Turcot tensions

By Jessica Murphy on August 21, 2008

Forty years ago, Montreal looked to the future. Now, one of the iconic structures of that era—the Turcot Interchange—will be rebuilt, freeing the Turcot Yards for development. The Yards are now one of the largest empty urban spaces in North America. Whatever is built there will have a huge impact on the city.

But Montreal still has no concrete plans for the area.

André Lavallée, executive committee member responsible for urban planning and public transit, has only recently set up a committee of local mayors to study potential plans for the roughly 100 hectares of land slated for development. They are expected to table an action plan addressing different challenges, priorities and concerns by the end of this year, before consulting with the public.

"We do have ideas," said Darren Becker, spokesman for the City. "But I can't tell you—they're still preliminary. The area has been studied for years, it's like Blue Bonnets, it's still on the drawing board level."

Neither Montreal's current master urban plan nor its 2025 plan offer much in terms of clarification. Both mention improving accessibility to a site that suffers the disadvantage of natural barriers that hinder access. Both plans mention preserving the St. Jacques escarpment, a recognized eco-territory. They also mention job development by attracting "job-creating industrial firms."

The Yards are part of the main east-west hub joining highways 15, 20 and the Ville Marie and are part of a portal between the West Island, the South Shore and Pierre Elliott Trudeau International airport. They are in close proximity to the new McGill University Health Centre, the Lachine Canal, and downtown.

There's a minimum of $1.5 billion worth of public money being spent on reworking the Interchange alone. So where is Montreal's vision for the future?

"The city is reacting, that's part         of the problem," said Pierre Gauthier, associate professor with Concordia's department of geography, planning and environment. "(Transport Quebec, the City and the boroughs) don't talk  to one another. One of the problems with Montreal is the planning decisions are taken (in isolation). People are reacting, the city is reacting, there's no global vision. There's no reason for it not to be debated publicly, it's not the result of a private initiative. We're talking about public money and public investments."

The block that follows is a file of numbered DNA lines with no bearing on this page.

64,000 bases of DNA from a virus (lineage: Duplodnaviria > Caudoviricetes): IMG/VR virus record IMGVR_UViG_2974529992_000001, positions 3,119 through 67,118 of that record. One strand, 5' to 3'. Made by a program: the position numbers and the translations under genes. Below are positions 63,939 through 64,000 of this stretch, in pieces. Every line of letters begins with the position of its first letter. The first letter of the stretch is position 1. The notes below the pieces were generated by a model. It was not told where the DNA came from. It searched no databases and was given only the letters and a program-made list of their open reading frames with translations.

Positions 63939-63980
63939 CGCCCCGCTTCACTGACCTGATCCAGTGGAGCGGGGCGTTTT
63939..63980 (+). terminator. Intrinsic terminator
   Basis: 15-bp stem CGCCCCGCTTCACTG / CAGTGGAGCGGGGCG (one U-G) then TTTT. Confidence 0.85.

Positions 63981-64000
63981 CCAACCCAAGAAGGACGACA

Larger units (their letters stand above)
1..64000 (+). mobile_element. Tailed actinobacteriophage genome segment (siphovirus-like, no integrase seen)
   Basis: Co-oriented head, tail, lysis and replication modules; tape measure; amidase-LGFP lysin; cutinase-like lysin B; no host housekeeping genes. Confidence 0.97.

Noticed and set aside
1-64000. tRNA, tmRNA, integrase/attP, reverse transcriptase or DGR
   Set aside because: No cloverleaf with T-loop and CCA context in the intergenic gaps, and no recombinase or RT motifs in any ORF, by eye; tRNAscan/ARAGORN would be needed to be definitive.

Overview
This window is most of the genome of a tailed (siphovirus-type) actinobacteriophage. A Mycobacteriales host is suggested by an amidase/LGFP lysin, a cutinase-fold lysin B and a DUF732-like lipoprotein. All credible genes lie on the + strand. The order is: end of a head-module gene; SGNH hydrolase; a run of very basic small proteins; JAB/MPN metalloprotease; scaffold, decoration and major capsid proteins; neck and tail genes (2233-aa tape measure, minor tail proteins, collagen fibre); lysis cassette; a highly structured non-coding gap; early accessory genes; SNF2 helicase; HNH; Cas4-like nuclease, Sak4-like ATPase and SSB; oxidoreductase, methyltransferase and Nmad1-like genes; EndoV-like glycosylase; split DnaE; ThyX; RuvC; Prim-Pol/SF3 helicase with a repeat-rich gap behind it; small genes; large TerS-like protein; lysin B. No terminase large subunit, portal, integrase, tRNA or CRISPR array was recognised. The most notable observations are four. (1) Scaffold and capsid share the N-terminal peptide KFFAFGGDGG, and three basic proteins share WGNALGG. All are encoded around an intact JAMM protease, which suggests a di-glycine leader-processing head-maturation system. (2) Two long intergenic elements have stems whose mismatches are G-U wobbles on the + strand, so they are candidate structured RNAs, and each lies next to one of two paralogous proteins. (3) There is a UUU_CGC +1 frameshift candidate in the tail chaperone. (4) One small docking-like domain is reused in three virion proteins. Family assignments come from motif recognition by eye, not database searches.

Montreal photographer Ken McLaughlin agrees. He's behind the blog Walking Turcot Yards and has been exploring the area since 2004.

"There are a lot of projects going on: the Turcot Interchange, the Turcot Yards, the hospital, the Angrignon Interchange, the Dorval Circle and with all that they want a high speed rail train from the airport. Then you have the Griffintown project. All these things are happening simultaneously," he said. "The City of Montreal has been very quiet on this."

Until 2002 the Turcot Yards—bordered by the St. Jacques escarpment to the north and Highway 20 and Notre Dame Street to the south—were used by Canadian National Railways as a transfer yard were cargo was on- and off- loaded between rail and road vehicles. The deserted Yards are now used as a city snow dump.

Work on the Interchange is to begin in 2009 and last until 2015. A new structure will be built next to the existing highway and the old one will then be torn down. The area that will be freed for development is owned by the provincial government, who is currently negotiating a land transfer agreement with the municipality.

Gauthier believes the area has tremendous potential for Montreal's future development—if it's done right.

"It's the perfect spot if well-developed and well-planned," he said. "There's enough space to create a small neighbourhood that could be fairly autonomous." Creating a neighbourhood of socially mixed housing that would be attractive to the middle-class could help re-populate the inner city and re-develop its tax base.

But the governments are not off to a good start.

"It's mind boggling that this proposal does not include  a component on public transportation," he said. "We should be using Turcotte to launch a new initiative—a city of tomorrow, a post-automobile era."

He warns against repeating the mistakes of 1967 when the Turcot Interchange was completed—when governments failed to see the broader economic and environmental impacts of the project.

"It's easy to pass judgment on the past, but it's shocking we're repeating the same mistakes," he said.

Other groups are attempting to fill the vacuum left by the city.

Heritage Laurentien, an ecological organization, has drawn up plans for a 400 hectare green network that would connect parks, golf courses, and natural habitats across the Island. Former Montreal city councilor Jean Fortier has drawn up plans to transform the Yards into a massive park.

"Everyone involved has implied some sort of park or public use," said McLaughlin. "People want a lot of things. Different groups have similar ideas, but it's difficult to develop a cohesion between the different boroughs and bureaucracies."

The Interchange reconstruction, though slated to begin next year, is still undergoing studies and public consultations. Local opposition to the current plan is growing. And with the plans for the Yards in only preliminary stages, Montrealers may have to wait years to know what will be done with the whole Turcot complex.

Becker said the city was in no hurry. "We still have two years (before construction begins)," he said, and the city will "ideally work in tandem" with Transport Quebec. That type of thinking leaves Gauthier concerned. "It's not integrated. It's not part of a larger scheme for how this city needs to be developed. There's no holistic approach.”


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